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DeStefano (second from right) walks to Marine One in February 2018 with Trump aide Dan Scavino, then-White House chief of staff John Kelly, and National Security Council chief of staff Keith Kellogg. Photo: Saul Loeb/AFP/Getty Images)

John DeStefano, a top aide to President Trump for the past two and a half years, is finishing up at the White House this week, per sources with direct knowledge. DeStefano officially resigned to the president yesterday, these sources said, and his last day in the office will be Friday.

Why it matters: DeStefano’s role expanded substantially during his tenure. He was originally hired to run the Office of Presidential Personnel (PPO). By the end of his tenure he was tasked with overseeing PPO, the Office of Public Liaison, the Office of Political Affairs, and Office of Intergovernmental Affairs.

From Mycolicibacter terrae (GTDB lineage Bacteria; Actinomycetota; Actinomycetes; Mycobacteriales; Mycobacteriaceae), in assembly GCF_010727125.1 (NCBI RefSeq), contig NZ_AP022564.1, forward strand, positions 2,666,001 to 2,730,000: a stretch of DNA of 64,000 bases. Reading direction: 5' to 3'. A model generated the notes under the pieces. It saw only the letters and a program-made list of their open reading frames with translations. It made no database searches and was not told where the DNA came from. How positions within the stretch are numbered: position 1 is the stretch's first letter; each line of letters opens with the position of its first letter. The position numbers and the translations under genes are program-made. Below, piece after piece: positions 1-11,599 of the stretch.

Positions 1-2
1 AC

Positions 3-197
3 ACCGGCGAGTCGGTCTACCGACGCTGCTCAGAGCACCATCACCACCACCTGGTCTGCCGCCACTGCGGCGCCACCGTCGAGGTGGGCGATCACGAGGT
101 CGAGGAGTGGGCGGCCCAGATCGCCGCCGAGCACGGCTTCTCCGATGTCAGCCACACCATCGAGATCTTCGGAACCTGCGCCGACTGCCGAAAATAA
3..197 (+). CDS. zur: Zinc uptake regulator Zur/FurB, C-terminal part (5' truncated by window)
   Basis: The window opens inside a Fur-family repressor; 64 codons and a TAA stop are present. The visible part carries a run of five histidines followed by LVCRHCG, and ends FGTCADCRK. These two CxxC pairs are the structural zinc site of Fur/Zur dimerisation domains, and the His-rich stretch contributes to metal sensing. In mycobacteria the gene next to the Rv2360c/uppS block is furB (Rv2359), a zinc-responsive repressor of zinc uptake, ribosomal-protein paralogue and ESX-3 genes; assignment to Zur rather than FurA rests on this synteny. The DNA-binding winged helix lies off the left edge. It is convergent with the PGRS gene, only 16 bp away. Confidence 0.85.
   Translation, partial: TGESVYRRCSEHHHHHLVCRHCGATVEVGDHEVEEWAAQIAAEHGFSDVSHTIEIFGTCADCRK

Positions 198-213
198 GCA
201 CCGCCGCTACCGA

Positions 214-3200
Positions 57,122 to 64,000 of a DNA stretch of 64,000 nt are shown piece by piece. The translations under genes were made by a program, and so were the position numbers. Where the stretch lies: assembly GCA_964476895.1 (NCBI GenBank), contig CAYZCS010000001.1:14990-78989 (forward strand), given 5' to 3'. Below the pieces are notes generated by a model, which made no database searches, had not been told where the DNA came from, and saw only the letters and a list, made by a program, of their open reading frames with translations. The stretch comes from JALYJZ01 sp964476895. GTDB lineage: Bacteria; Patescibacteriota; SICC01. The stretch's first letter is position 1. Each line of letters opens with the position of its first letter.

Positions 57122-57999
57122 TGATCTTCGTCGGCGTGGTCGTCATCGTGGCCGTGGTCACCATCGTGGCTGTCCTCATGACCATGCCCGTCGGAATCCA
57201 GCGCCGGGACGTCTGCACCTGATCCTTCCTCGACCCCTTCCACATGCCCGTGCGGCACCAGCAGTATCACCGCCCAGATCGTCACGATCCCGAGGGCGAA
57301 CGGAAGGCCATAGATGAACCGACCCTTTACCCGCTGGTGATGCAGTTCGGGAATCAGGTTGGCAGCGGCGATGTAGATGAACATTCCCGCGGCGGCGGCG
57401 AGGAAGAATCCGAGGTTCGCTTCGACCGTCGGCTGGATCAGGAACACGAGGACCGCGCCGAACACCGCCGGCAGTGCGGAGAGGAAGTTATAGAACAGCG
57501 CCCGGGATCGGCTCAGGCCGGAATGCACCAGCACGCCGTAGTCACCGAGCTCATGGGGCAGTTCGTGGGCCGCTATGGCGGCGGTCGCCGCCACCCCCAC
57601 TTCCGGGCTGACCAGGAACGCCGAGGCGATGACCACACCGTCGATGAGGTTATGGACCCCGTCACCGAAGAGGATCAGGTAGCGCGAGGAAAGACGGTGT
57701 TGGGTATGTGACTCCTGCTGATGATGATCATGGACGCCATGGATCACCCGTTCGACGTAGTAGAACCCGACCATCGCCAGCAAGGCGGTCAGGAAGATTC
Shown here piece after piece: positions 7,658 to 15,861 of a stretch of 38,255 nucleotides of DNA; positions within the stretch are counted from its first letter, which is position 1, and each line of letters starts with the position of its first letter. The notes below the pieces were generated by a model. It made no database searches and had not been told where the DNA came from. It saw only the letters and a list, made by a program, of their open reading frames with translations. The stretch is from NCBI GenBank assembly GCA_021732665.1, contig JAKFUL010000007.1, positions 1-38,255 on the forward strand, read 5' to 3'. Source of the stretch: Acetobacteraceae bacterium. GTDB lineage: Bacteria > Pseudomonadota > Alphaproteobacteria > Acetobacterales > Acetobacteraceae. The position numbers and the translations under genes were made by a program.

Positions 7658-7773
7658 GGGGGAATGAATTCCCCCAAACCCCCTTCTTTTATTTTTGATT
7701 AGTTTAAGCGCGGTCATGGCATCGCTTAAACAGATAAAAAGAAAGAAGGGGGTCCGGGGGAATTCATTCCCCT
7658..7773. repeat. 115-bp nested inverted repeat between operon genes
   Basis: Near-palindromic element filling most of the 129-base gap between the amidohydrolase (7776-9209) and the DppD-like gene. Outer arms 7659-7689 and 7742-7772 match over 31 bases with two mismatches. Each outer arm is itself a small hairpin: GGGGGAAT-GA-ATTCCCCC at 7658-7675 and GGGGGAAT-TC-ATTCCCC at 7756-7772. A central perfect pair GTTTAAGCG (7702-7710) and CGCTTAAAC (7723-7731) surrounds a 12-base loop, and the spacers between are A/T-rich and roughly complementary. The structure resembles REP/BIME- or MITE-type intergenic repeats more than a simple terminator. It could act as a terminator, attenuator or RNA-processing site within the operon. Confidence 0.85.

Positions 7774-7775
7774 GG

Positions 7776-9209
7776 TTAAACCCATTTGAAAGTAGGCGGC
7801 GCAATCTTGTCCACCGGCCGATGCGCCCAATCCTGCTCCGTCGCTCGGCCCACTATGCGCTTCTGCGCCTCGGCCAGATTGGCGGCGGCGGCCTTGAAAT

What's next: Sources who have spoken to DeStefano say he will leave government and will likely go to the private sector. These sources say he has met with executives at the electronic cigarette company Juul, among other companies. He’s told friends he won’t be lobbying the administration.

  • The Washington Post’s Josh Dawsey was the first to report the news of his departure. 

DeStefano has a long background in Republican politics. He worked for former House Speaker John Boehner after working for the House Republican Conference and the National Republican Congressional Committee, the campaign organization for House Republicans. 

  • He also ran The Data Trust, which became the preferred outside data firm of the Republican Party.

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Why it matters: The existing PET brain scan test costs some people about $5,000 and often isn't covered by insurance, AP reports.

Updated 2 hours ago - Politics & Policy

Wisconsin, Arizona certify Biden's victories

Photo: Demetrius Freeman/The Washington Post via Getty Images

Arizona and Wisconsin officials confirmed the presidential election results in their states, formalizing President-elect Joe Biden's victories in the key battlegrounds.

Why it matters: The moves deal yet another blow to President Trump's efforts to block or delay certification in key swing states that he lost. 

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